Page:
Berlin’s Central Livestock- and Slaughterhouse - the Zentralvieh- und Schlachthof - was the largest of its kind in the city. It was originally conceived at the end of the 19th century as a remedy to the chaotic situation in Berlin’s livestock and slaughterhouse industry. In the 1870s, there were as many as 800 independent slaughterhouses in the city.
The Memorial to Polish Soldiers and German Anti-Fascists, located in Volkspark Friedrichshain in Berlin, was originally dedicated in 1972. It was rededicated in 1995 to include non-communists amongst those memorialized.
In 1933, Hermann Tietz & Co., one of the largest department store firms in Germany, was forcibly expropriated from its Jewish owners as part of the Nazi policy of Aryanization. It was renamed Hertie, and remained one of Germany's largest retailers until it was purchased in 1994. The heirs of Georg Karg, who took over the firm from its rightful owners in 1933, set up a foundation in his honor shortly after his death.
Berlin's Medieval Wall was constructed around 1250, and was only around 6 feet high. It was built because the relatively new city (the first permanent settlement began sometime in the late 1100s) needed a way to defend itself. There aren't any hills in the area on which to build a fortress, so the best that the people at the time could do was throw together whatever stones and bricks they could find.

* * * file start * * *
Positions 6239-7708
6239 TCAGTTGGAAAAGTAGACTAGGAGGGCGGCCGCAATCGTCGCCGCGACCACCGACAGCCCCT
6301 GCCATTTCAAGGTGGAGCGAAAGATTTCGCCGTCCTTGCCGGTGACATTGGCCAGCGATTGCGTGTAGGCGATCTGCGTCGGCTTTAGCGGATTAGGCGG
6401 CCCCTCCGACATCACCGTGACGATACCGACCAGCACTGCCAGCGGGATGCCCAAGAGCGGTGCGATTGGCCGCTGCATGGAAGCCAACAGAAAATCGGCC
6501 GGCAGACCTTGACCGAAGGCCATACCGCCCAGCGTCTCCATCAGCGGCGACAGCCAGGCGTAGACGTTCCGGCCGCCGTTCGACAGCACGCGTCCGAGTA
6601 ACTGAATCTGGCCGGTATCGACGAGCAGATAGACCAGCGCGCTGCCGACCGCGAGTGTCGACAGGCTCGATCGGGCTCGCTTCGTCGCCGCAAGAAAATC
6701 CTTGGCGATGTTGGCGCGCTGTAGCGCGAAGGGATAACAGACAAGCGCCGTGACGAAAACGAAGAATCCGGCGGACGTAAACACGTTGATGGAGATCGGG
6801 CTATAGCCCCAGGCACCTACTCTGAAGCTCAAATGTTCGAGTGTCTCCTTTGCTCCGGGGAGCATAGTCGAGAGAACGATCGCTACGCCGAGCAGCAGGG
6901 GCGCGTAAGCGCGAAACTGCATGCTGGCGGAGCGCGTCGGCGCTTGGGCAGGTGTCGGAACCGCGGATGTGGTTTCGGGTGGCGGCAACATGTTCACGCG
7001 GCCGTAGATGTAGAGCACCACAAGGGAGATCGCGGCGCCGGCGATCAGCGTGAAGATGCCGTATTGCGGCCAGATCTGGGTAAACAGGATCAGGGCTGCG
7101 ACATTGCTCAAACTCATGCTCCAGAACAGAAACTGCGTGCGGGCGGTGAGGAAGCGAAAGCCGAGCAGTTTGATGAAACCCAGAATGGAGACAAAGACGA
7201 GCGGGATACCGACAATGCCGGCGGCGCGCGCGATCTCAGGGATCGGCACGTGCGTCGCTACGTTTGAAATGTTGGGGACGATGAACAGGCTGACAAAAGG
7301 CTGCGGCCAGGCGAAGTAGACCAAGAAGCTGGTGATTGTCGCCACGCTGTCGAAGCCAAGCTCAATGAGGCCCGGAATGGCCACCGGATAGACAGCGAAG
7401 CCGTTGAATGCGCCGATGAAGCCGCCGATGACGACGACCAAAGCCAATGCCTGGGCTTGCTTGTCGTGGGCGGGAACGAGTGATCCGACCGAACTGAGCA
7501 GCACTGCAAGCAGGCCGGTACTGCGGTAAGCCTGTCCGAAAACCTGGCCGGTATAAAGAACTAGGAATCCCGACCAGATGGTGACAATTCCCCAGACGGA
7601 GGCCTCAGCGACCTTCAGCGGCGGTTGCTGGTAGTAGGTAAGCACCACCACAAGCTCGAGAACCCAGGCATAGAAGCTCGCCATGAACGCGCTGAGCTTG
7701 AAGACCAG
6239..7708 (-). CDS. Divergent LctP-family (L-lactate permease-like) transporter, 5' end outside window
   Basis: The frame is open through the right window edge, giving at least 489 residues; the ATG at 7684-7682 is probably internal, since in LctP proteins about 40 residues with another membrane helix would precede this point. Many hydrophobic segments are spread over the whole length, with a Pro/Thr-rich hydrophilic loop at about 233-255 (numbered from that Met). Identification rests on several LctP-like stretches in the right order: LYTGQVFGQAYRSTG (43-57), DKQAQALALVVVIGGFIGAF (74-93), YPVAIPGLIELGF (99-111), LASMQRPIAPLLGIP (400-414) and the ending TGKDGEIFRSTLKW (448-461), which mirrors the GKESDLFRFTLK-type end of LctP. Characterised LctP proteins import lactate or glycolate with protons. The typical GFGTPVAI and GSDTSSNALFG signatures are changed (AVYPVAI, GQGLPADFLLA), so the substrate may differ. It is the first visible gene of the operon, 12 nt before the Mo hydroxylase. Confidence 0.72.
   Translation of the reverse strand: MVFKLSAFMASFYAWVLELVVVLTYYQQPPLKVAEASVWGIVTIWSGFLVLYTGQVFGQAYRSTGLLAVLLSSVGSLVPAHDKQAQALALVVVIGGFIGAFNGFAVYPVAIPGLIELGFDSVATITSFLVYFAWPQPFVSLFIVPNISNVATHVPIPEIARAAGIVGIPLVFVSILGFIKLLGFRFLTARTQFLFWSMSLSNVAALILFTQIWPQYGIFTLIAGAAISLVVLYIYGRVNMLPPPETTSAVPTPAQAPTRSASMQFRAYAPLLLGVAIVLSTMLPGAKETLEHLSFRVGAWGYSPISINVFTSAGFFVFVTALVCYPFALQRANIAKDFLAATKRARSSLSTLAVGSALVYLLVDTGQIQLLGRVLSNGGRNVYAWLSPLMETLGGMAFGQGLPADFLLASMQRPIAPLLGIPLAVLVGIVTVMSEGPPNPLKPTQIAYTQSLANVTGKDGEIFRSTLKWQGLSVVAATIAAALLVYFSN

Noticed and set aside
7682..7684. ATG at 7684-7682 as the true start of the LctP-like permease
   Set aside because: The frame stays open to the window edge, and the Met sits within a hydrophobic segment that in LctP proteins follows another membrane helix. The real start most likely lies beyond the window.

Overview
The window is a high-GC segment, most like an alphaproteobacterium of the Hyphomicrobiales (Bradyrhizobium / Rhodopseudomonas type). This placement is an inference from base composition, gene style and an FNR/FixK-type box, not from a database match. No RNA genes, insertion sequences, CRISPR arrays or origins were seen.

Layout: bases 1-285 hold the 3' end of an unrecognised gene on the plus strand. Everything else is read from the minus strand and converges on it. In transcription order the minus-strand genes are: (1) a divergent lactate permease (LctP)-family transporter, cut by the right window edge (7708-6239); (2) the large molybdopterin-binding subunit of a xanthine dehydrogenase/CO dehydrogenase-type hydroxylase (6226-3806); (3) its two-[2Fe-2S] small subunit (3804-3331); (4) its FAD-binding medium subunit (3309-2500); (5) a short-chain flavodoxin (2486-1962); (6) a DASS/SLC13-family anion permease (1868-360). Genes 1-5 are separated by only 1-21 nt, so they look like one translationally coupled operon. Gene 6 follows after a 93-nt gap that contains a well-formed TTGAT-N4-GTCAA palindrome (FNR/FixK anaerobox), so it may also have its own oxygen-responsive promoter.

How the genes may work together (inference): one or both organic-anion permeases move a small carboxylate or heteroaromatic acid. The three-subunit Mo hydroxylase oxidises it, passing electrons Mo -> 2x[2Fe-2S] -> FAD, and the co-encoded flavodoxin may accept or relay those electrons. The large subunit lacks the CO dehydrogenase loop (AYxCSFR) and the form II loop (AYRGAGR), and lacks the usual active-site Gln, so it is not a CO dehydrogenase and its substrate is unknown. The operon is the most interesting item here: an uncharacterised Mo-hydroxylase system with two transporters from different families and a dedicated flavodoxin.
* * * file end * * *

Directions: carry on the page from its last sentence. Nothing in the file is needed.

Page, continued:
I’ll be attending this week here in Berlin called “Future of Innovation Laboratories and Urban Innovation Strategies.” The idea is to find solutions to the world's most pressing urban problems. Will it succeed? Certainly not definitively, but hopefully I'll gain some interesting insight as to how policymakers are thinking about some of the most pressing issues of the 21st century.
One of the aspects that makes Silicon Valley, Silicon Valley – ok, maybe THE aspect that makes it what it is, is the huge amount of venture capital that entrepreneurs have access to. In the second quarter of 2014 – the second quarter – venture capital firms invested $7.1 billion in SV startups. Say what you will about possible bubbles, and overheated investment climates, but that number is what makes Silicon Valley the tech world’s equivalent of the Amazon Jungle: a lush, fertile environment that supports an almost unlimited number of creatures.
Berlin’s growing startup scene does not feature quite as much money.
I'm no architect, but I know a Nazi-era building when I see one. And this hotel in Kreuzberg definitely reminded me of other 1930s-era buildings. It turns out, my hunch was right.